The government of the Philippines passed a bill, the Cybercrime Prevention Act of 2012, that encompasses hacking, cybersex, cyber squatting as well as those making libelous comments on the internet. In this day and age, where hackers are lurking in every corner of cyberspace, it just seems right to pass a law that would penalize these culprits. But the problem with this law is that it curtails the freedom of expression.
First of all, I commend the government for doing something with regards to cybersex trafficking and cyberprostitution. The problem is, and as The Verge pointed out, the law is so broad that it threatens to even go after consenting individuals.
We can’t deny the fact that a lot people use the internet to have a little bit of fun when it comes to cybersex. They do it because they like the thrill of the game and some even prefer the virtual environment, as you can’t get sexually transmitted infections when having cybersex, unlike the chances you take with a one-night stand.
Another thing is, why in the world did they include comments as on offense? Is it because they don’t want Filipinos to talk about how crappy the government is or how corrupt the officials are? And does this mean that Facebook accounts will be monitored and those poking fun would be penalized as well?
According to the National Union of Journalist of the Philippines, the passing of the bill was “sneaky and betrays this administration’s commitment to transparency and freedom of expression.” And I agree with them completely. President Benigno Aquino III always stated in his speeches that he’s for government transparency but with this bill, who is he kidding? In the new law, the government clearly wants to stop people from freely expressing themselves. Even commenting on Facebook is punishable.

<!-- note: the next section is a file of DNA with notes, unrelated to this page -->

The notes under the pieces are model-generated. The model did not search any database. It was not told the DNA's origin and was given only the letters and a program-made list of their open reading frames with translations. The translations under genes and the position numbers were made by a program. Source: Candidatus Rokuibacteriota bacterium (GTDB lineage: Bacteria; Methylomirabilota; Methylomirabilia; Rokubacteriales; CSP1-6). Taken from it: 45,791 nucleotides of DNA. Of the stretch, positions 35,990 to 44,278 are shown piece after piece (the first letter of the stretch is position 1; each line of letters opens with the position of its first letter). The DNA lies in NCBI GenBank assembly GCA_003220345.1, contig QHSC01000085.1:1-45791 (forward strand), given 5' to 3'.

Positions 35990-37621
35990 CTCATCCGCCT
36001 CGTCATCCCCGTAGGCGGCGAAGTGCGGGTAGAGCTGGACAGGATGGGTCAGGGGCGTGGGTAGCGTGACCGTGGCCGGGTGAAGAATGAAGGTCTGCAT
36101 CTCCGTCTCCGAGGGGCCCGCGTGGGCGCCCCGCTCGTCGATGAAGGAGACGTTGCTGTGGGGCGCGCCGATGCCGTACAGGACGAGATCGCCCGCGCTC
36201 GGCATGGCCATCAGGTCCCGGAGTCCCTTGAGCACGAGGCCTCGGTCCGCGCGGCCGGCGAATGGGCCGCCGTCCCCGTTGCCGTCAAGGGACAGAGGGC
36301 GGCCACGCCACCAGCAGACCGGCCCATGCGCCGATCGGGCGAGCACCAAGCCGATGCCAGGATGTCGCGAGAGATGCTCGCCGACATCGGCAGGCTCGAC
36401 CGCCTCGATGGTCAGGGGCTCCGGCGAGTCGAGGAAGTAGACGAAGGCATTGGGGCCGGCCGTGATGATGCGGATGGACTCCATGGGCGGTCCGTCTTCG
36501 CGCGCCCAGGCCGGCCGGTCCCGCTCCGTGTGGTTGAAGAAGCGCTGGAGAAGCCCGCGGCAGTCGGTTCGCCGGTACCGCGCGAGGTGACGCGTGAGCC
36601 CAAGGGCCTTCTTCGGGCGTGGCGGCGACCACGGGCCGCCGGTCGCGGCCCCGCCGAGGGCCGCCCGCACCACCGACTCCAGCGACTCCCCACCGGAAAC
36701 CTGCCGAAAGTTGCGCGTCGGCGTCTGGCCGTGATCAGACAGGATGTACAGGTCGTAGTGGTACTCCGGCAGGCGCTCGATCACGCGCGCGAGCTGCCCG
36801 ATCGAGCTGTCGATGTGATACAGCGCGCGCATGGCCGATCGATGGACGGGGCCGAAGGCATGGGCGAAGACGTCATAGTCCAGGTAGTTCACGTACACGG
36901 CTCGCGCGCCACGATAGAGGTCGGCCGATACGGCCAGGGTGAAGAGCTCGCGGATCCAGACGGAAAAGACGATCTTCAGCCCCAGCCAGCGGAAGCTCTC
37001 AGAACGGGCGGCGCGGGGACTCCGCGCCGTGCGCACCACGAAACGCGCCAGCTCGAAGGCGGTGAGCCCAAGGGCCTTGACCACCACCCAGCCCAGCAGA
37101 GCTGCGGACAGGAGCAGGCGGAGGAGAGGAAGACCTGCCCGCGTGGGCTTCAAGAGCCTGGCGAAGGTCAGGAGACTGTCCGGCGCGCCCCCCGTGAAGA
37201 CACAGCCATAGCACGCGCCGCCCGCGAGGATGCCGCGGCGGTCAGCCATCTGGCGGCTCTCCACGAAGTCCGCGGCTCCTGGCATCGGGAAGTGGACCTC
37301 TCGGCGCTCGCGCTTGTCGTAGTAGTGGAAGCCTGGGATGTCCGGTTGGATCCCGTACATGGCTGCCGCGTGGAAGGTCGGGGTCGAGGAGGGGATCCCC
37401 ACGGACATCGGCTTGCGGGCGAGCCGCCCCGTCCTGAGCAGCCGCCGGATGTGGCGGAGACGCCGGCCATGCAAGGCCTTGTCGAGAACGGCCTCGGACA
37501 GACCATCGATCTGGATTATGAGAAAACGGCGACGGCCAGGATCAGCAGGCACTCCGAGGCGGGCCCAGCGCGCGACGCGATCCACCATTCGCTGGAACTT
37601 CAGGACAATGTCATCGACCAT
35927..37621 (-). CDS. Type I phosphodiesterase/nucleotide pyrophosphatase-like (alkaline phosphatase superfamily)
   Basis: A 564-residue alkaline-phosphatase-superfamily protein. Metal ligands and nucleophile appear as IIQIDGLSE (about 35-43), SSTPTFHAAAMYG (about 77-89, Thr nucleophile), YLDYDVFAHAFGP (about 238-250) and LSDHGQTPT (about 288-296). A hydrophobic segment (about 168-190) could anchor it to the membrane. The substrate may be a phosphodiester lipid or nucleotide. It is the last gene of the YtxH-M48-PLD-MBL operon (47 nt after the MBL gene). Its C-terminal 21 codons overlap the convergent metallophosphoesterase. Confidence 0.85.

The “Cybercrime Prevention Act actually broadens the scope of a libel law so antiquated and draconian that the United Nations Human Rights Council itself declared it excessive and called on the Philippine government to review the law with the end of decriminalizing libel,” the publication added.
The inclusion of the libel clause was made at the last minute, and as Filipino blogger Raissa Robles stated, no congressional public hearing for libel on the internet was ever made. The funny thing is, the inclusion of libel in the bill was the idea of Senator Tito Sotto, who is known for plagiarizing speeches and pretending he didn’t know.
While the senate was hearing the pros and cons from the senators regarding the Reproductive Health bill, Sotto delivered a speech taken from Janice Formichella’s essay on Feminists for Choice. Looking at the timeline of events, the insertion of libel in the bill stems from the fact that people on Facebook were criticizing him for his plagiarized speeches. He even threatened Facebook users that once the cyberbill became a law, his critics will be penalized.
“Definitely, there are groups who are professional faultfinders who have nothing to do but sit in front of their computers and dig for faults, when their real target is the RH bill,” Sotto said. “Once the cybercrime bill is enacted into law, they will be accountable for what they say or write,” the senator said.
Another issue with the libel clause is that in the Philippines, libel cases are based on the meaning of the word, not on how the person used the word or how it was delivered. This means comments are quite open to interpretation. That can leave a lot of people in a lot of trouble.
The Electronic Frontier Foundation, a non-profit organization protecting the rights of internet users, stated that this bill gravely concerns them especially with regards to “the implications of the libel provision in the Cybercrime Act and supports local journalists and free expression advocates in opposing it.”